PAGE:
Saturday, June 21, 2008

Zimbabwe activists' bodies found

Let’s hope both Mugabe and Mbeki face human rights violation charges at The Hague one day. This is disgraceful on the part of the Mbeki, the ANC and the South African government.

Where is the outrage from Tutu, Mandela, our so-called moral leadership? Punks, the f**king lot of them!

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The bodies of four opposition activists have been found near the Zimbabwe capital, after being abducted, the Movement for Democratic Change says.

An MDC spokesman accused supporters of President Robert Mugabe of being behind the deaths, ahead of next week's poll. The body of Harare's recently elected opposition mayor's wife has also reportedly been found, badly burnt.

International leaders have condemned the violence but Mr Mugabe's allies have denied any responsibility. The MDC says at least 70 of its supporters have now been killed and 25,000 forced from their homes in a state-sponsored campaign of violence ahead of the 27 June presidential run-off.

For me the question that it raises is why do you even call for elections? Earlier, Zimbabwe's public broadcaster ZBC said it would no longer carry campaign adverts from the MDC - a decision the opposition said it would challenge.

Justice Minister Patrick Chinamasa defended the move, saying international coverage favoured the MDC and never reported the ruling Zanu-PF's position. Correspondents say the ban on adverts will not make a great deal of difference, as news bulletins at the state-run ZBC have always favoured Mr Mugabe, only mentioning the opposition in negative terms.

There are no privately controlled radio or TV stations in Zimbabwe and only a few weekly newspapers, which most people cannot afford.

On Thursday, US Secretary of State Condaleeza Rice is to chair an informal UN Security Council meeting on Zimbabwe, in an attempt to maintain international political pressure. "I think that it is time for the leaders of Africa to say to President Mugabe that the people of Zimbabwe deserve a free and fair election," Ms Rice told reporters in Washington. "You cannot intimidate opponents, you cannot put opponents in jail, you cannot threaten them with charges of treason, and be respected in the international community."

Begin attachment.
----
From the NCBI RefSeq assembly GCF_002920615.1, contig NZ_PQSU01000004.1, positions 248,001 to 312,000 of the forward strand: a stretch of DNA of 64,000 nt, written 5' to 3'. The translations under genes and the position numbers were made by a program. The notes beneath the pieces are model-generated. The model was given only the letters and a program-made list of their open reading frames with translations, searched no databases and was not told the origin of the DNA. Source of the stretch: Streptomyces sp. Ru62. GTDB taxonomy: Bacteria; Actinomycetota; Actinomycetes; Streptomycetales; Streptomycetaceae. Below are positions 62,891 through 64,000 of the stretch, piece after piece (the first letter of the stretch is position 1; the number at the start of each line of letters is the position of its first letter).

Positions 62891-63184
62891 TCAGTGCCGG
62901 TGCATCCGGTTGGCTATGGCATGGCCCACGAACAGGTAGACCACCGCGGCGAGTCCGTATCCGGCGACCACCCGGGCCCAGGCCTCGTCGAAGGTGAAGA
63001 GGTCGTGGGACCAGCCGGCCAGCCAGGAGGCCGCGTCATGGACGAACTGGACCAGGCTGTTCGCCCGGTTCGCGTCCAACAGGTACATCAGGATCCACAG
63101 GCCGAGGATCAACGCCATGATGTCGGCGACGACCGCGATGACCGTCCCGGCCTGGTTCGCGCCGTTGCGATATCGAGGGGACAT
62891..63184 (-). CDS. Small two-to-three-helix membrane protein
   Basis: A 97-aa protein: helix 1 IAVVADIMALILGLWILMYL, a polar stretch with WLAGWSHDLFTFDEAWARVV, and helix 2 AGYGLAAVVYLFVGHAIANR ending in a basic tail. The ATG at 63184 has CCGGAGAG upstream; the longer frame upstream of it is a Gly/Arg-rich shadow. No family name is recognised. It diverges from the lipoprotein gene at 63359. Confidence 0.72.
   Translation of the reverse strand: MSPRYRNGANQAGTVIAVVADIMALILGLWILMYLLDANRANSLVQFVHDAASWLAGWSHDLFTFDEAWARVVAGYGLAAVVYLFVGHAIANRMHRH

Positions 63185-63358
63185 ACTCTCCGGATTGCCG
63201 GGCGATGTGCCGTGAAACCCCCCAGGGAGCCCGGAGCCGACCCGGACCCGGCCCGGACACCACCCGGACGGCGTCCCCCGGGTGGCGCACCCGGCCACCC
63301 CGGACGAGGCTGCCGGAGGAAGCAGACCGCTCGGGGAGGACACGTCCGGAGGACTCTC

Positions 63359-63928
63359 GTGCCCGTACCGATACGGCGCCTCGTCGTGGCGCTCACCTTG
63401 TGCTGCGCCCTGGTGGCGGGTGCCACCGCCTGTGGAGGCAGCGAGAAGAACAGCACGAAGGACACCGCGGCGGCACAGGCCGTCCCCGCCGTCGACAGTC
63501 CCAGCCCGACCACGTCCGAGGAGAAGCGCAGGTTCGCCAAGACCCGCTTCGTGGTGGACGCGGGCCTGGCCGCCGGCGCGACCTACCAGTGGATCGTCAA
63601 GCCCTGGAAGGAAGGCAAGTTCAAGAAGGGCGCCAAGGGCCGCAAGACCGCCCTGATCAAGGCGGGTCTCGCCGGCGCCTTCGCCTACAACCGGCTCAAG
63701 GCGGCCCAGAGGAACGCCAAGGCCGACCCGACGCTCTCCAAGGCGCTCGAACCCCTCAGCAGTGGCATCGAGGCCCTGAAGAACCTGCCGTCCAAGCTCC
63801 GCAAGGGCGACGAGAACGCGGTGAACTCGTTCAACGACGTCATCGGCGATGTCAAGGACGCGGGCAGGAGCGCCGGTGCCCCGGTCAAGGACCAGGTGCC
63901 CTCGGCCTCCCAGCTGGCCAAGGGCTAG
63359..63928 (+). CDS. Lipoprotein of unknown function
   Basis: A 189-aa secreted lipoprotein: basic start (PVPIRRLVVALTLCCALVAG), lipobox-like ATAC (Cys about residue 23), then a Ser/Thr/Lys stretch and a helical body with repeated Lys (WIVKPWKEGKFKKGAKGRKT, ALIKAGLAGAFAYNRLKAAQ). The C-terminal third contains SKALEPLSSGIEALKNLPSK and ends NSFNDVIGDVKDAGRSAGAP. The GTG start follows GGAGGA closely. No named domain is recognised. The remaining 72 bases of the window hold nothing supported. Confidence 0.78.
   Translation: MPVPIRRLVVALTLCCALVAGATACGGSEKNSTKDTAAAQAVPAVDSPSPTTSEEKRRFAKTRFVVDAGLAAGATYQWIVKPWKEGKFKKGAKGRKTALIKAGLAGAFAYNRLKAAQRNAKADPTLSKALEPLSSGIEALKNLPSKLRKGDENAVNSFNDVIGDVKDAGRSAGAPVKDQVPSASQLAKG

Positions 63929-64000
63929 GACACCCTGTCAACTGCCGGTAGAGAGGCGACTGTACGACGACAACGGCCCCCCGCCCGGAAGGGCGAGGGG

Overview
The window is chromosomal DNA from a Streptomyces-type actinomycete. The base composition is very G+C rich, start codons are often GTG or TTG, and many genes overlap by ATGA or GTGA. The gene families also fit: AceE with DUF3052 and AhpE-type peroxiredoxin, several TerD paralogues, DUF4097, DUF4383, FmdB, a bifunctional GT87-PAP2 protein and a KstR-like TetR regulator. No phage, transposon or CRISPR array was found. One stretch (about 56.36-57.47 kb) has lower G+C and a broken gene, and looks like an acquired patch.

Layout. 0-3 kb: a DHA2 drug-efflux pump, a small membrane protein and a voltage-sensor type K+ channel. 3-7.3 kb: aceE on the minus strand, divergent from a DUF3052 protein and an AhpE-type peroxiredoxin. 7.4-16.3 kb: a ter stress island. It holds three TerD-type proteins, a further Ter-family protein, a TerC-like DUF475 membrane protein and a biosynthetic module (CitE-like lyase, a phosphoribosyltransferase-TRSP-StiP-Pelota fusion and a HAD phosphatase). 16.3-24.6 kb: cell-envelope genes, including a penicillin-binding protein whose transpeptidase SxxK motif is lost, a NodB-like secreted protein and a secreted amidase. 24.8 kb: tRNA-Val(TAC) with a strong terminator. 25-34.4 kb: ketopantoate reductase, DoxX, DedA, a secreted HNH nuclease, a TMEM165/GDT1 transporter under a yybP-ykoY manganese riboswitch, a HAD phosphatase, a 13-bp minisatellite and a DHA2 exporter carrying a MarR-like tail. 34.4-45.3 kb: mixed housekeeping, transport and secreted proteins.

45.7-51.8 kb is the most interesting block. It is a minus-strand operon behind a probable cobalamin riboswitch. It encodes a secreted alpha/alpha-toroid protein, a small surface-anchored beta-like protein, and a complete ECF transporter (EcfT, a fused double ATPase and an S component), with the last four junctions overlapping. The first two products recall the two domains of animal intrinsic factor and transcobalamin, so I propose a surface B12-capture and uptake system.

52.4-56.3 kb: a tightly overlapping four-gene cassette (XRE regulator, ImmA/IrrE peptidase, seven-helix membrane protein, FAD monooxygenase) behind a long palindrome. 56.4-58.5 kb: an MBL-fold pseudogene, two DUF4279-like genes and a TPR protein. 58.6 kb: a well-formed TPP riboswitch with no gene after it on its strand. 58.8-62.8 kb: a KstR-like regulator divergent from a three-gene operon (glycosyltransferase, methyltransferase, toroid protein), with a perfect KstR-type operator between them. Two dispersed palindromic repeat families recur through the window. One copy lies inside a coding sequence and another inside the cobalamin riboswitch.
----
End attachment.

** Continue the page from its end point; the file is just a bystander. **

UN Secretary General Ban Ki-moon on Wednesday expressed concern over the level of violence.

But South Africa, Zimbabwe's neighbour, has been leading diplomatic attempts to resolve the situation and is opposed to the council having too much involvement.

South African President Thabo Mbeki met both Mr Mugabe and MDC leader Morgan Tsvangirai separately on Wednesday. South Africa says it is not for the council to resolve disputed elections.

Many African leaders still see Mr Mugabe as a hero of the fight against colonialism and have been reluctant to criticise him in public. Mr Mugabe says he is still fighting Western imperialism but some African leaders have started to break ranks.

"For me the question that it raises is why do you even call for elections?" Rwanda's President Paul Kagame told reporters in the Rwandan capital, Kigali, Reuters news agency reports. While Kenyan Prime Minister Raila Odinga called for the international community to act in the way it did in Bosnia in the 1990s. "I do not think that we are going to get free and fair elections in Zimbabwe," he said. "What you need in Zimbabwe is an international peacekeeping force so that eventually proper elections can be held," he said.

1 Opinion(s):

Anonymous said...

So who cares about a few more dead K4s. The more that are killed the less that can breed.